Staunton, April 18 – Tomorrow, Akhmed Barakhoyev, one of the Ingush Seven, will mark his 67th birthday behind bars. His supporters both in Ingushetia and in Moscow are honoring him, the first by organizing a flash mob via Facebook and the latter by nominating him for the Helsinki Group’s human rights defense prize.
Each of these moves in its own way reflects what is characteristic of the relationship between the increasingly repressive Russian government and the efforts of those who defend the rights of citizens of that country to find ways to advance their cause even under the most difficult conditions.
Ingush lawyer, Magomed Bekov, journalist Darya Kornilova and activist Marina Ken posted a call for Barakhoyev’s supporters to join them in a flash mob to honor the imprisoned Ingush leader and to call attention to the injustice he and other Ingush are suffering at present (facebook.com/dnk112/posts/3778728075588592 and fortanga.org/2021/04/aktivisty-ustroili-fleshmob-v-den-rozhdeniya-ahmeda-barahoeva/).
The authors of the call note that Barakhoyev was born in exile in Kazakhstan but when it became possible returned to his home in the Prigorodny District which Ingushetia lost to North Ossetia in the early 1990s. He took part in protests against rights abuses in Soviet times, and in 1991, he helped write the law on the rehabilitation of repressed peoples.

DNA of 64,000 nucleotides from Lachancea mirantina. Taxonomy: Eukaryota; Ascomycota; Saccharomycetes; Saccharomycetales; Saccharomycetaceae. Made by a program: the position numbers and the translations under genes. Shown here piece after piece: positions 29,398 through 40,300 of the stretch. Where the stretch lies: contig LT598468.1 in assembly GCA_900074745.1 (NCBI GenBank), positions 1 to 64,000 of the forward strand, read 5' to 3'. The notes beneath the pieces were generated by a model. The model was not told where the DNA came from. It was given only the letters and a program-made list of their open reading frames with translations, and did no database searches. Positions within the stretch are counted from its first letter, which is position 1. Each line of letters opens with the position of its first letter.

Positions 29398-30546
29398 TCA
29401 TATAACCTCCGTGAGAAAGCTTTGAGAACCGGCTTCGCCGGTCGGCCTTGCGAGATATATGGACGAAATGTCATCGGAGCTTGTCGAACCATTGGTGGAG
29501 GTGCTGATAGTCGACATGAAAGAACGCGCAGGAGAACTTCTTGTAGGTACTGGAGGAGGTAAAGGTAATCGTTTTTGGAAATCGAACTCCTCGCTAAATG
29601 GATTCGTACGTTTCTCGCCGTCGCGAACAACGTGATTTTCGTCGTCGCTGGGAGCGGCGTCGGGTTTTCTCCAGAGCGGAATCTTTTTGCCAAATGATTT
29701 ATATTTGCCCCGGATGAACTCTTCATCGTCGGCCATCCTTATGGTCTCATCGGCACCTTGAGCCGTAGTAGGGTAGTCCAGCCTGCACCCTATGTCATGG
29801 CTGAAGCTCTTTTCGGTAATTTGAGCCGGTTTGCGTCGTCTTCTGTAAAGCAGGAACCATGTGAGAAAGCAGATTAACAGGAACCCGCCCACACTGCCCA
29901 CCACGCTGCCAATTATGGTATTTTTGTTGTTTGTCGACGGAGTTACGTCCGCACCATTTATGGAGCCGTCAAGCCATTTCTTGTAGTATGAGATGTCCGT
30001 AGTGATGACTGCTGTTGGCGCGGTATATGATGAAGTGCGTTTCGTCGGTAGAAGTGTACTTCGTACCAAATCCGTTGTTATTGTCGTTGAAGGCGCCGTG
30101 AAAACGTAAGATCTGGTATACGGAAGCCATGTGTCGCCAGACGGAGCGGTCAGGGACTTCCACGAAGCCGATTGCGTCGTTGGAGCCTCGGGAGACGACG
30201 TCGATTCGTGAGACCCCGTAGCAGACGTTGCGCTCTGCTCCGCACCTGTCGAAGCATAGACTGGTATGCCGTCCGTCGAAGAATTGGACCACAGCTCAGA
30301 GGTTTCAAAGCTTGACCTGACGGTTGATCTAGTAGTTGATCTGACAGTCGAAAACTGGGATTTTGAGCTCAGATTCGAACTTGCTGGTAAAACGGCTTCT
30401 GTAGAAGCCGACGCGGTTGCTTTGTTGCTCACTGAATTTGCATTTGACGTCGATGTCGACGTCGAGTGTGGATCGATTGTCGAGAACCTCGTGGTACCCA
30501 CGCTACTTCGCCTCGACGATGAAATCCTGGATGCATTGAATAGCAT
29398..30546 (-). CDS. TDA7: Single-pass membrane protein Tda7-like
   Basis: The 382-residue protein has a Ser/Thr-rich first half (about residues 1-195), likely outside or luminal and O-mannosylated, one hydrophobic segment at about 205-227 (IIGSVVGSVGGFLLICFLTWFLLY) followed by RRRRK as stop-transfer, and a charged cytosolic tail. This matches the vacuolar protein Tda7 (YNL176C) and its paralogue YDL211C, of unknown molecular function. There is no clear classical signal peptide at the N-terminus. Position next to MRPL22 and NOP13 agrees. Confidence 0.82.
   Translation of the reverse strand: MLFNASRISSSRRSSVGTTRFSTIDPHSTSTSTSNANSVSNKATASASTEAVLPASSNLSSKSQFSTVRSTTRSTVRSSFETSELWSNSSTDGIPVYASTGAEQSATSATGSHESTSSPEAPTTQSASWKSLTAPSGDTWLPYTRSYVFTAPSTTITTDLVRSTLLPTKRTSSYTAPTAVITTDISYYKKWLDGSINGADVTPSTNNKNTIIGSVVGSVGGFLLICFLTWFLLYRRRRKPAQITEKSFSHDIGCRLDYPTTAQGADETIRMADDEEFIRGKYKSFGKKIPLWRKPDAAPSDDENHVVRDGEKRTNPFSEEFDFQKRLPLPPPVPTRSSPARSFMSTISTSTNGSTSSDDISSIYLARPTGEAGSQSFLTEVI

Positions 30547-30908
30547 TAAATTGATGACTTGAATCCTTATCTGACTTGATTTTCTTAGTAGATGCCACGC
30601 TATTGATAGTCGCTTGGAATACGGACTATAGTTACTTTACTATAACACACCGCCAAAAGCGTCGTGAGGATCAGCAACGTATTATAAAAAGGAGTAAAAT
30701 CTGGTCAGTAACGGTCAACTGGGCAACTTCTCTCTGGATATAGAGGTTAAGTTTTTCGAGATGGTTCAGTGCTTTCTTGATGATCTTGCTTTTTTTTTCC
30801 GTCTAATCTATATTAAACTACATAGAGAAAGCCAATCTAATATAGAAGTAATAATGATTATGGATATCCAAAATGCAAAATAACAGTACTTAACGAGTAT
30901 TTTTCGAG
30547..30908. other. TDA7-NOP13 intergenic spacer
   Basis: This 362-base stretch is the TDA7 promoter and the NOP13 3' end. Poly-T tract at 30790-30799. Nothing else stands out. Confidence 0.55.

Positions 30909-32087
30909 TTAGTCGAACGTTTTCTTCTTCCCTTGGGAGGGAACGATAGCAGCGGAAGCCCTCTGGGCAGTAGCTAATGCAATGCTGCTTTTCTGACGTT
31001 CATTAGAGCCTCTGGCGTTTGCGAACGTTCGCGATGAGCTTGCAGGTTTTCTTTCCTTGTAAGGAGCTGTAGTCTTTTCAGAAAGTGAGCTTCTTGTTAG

Barakhoyev also participated in the preparation of the November 1991 referendum on the restoration of Ingush statehood and was involved in 1992 in rescuing the wounded from the Prigorodny District. “It is completely logical,” they say, that he was among the leaders of the March 2019 protest against the deal with Chechnya that cost Ingushetia 10 percent of its land.
He was arrested two weeks after the March 2019 protest and has been incarcerated ever since. Now, he is one of the Ingush Seven who is awaiting a verdict on the trumped-up charges the powers that be have brought against Ingush leaders in the hopes of suppressing all national dissent.
Also this week, his lawyer Karina Moskalenko reports, Barakhoyev has been nominated for the Moscow Helsinki Group’s human rights prize. Whether he receives it or not, the nomination ensures more people will know what the Ingush leader has done and will support him in his travails with the powers that be (facebook.com/663266475/posts/10158265549176476/?d=n).
Two years ago, the Mashr Human Rights group in Ingushetia honored him with its “Hero of Civil Society” award for his commitment to peaceful and non-violent change.Barakhoyev’s selection by the Moscow group would thus be entirely appropriate (fortanga.org/2021/04/ahmed-barahoev-stal-nominantom-na-premiyu-moskovskoj-helsinkskoj-gruppy/).
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